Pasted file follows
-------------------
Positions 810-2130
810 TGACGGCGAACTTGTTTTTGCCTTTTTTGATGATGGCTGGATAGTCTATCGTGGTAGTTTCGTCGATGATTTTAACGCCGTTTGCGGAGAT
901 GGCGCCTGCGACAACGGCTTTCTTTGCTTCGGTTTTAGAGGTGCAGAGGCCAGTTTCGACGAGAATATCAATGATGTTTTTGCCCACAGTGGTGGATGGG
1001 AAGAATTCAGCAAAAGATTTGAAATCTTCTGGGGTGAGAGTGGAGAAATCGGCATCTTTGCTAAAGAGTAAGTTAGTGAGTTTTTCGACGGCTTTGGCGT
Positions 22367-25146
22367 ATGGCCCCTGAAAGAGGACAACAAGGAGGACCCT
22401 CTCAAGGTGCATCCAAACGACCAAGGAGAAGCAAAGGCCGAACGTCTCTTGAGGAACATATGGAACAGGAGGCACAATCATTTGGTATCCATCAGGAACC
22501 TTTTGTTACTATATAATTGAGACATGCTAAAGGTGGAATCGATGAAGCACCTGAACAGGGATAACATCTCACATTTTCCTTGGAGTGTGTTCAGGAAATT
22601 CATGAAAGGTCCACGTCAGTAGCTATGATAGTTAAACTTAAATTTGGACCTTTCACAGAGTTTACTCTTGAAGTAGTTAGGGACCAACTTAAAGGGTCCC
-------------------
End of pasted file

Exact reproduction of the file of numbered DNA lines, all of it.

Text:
Positions 810-2130
810 TGACGGCGAACTTGTTTTTGCCTTTTTTGATGATGGCTGGATAGTCTATCGTGGTAGTTTCGTCGATGATTTTAACGCCGTTTGCGGAGAT
901 GGCGCCTGCGACAACGGCTTTCTTTGCTTCGGTTTTAGAGGTGCAGAGGCCAGTTTCGACGAGAATATCAATGATGTTTTTGCCCACAGTGGTGGATGGG
1001 AAGAATTCAGCAAAAGATTTGAAATCTTCTGGGGTGAGAGTGGAGAAATCGGCATCTTTGCTAAAGAGTAAGTTAGTGAGTTTTTCGACGGCTTTGGCGT
Positions 22367-25146
22367 ATGGCCCCTGAAAGAGGACAACAAGGAGGACCCT
22401 CTCAAGGTGCATCCAAACGACCAAGGAGAAGCAAAGGCCGAACGTCTCTTGAGGAACATATGGAACAGGAGGCACAATCATTTGGTATCCATCAGGAACC
22501 TTTTGTTACTATATAATTGAGACATGCTAAAGGTGGAATCGATGAAGCACCTGAACAGGGATAACATCTCACATTTTCCTTGGAGTGTGTTCAGGAAATT
22601 CATGAAAGGTCCACGTCAGTAGCTATGATAGTTAAACTTAAATTTGGACCTTTCACAGAGTTTACTCTTGAAGTAGTTAGGGACCAACTTAAAGGGTCCC